World #3: US sells Taiwan $2.4 billion of coastal defense systems to protect from China

A man holds flags of Taiwan and the United States in Burlingame, California. The Trump administration has ramped up support for Taiwan through arms sales and visits by senior U.S. officials. (Photo: Stephen Lam / Reuters file)

(from AFP Agence France-Presse at France24) — The United States on Monday, Oct. 26 said it had approved a $2.4 billion sale of 100 Harpoon coastal defense systems to Taiwan, defying Beijing’s anger over a $1 billion missile deal [the U.S. made with Taiwan the week before].

The announcement came just hours after Beijing said it would sanction US firms involved in an earlier arms sales to the democratic self-ruled island.

The proposed sale of the Harpoon systems “will help improve the security of the recipient and assist in maintaining political stability, military balance… and progress in the region,” the State Department said in a statement.

The deal involves 100 Harpoon Coastal Defense Systems (HCDS), which includes 400 RGM-84L-4 Harpoon Block II surface-launched missiles with a range of around 78 miles.

The missiles, manufactured by Boeing, can be positioned on fixed platforms or mounted on trucks.

The office of Taiwan’s President Tsai Ing-wen released a statement thanking the United States for the sale, saying it would “upgrade asymmetric warfare capabilities.”

Democratic and self-ruled Taiwan lives under constant threat of invasion by authoritarian China, whose leaders [claim] the island [is] part of their territory.

They have vowed to one day seize the territory, by force if necessary.

Beijing has ramped up diplomatic and military pressure on Taiwan since the 2016 election of Tsai, who views the island as a de facto sovereign nation and not part of “one China.”

Chinese fighter jets and bombers have entered Taiwan’s air defense zone with unprecedented frequency in recent months, while propaganda films have shown simulated attacks on Taiwan-like territories and US bases in Guam.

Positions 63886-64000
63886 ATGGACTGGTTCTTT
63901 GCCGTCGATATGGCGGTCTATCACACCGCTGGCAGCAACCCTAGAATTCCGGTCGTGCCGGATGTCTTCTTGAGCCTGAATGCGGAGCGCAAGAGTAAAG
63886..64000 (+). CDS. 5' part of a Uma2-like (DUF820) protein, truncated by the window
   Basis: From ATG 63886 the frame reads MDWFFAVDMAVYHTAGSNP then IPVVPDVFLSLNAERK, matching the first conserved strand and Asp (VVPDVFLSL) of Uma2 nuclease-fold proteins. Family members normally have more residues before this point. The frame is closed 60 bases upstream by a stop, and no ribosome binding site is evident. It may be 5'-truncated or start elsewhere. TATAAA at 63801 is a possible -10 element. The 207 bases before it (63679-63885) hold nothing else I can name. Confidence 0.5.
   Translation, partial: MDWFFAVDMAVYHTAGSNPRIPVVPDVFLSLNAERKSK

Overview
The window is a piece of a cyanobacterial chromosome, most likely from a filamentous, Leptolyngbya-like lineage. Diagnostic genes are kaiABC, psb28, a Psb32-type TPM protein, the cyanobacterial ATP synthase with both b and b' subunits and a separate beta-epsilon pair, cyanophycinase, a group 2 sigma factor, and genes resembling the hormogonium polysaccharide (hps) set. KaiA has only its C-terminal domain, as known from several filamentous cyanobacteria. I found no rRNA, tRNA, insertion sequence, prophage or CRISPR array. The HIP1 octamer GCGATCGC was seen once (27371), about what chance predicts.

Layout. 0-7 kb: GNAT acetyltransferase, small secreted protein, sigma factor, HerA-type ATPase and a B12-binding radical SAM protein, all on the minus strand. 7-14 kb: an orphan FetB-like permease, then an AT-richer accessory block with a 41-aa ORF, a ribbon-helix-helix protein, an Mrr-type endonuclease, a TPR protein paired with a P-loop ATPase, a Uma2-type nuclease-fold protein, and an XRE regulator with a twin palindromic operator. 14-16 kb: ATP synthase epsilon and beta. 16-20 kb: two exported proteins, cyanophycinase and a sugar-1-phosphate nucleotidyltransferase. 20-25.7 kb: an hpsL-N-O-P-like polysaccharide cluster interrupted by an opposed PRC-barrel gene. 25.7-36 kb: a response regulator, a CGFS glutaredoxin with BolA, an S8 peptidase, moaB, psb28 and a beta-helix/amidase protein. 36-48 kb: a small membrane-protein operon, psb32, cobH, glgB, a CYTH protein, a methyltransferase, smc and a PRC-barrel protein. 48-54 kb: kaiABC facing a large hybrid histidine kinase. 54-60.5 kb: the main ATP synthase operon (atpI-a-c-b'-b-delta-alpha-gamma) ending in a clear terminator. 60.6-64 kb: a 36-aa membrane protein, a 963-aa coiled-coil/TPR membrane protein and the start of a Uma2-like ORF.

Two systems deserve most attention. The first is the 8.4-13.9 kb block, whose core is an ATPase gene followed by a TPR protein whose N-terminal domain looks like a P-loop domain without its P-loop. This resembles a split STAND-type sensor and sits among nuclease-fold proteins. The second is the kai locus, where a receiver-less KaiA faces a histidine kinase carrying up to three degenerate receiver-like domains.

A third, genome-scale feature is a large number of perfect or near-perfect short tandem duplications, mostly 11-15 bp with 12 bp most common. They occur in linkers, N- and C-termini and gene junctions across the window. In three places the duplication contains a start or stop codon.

Washington diplomatically recognizes Beijing over Taipei but it is also bound by an act of Congress (the Taiwan Relations Act of 1979) to sell Taiwan weapons to defend itself.

In contrast to treaty allies like Japan, South Korea and the Philippines, the US has never openly committed to defending Taiwan if it was invaded — a policy known a “strategic ambiguity.”

But it maintains that any change to Taiwan’s future status must not be done by force.

Taiwan’s military is dwarfed by China’s People’s Liberation Army and much of its equipment, including its fleet of fighter jets, is aging.

Recent US presidents were wary of big-ticket arms sales to Taiwan for fear of provoking Beijing.

But President Trump has been much less squeamish, signing off on multiple sales worth billions in recent years, as he clashes with China on a host of issues.

Last Wednesday, the US said it had approved the $1 billion sale of 135 precision-guided, air-launched AGM-84H SLAM-ER cruise missiles — which unlike the Harpoon have a range greater than the width of the Taiwan Strait that separates the island from mainland China.

In response, Beijing on Monday said it would impose sanctions on Lockheed Martin, a Boeing defense division and other US firms involved in the arms sale. …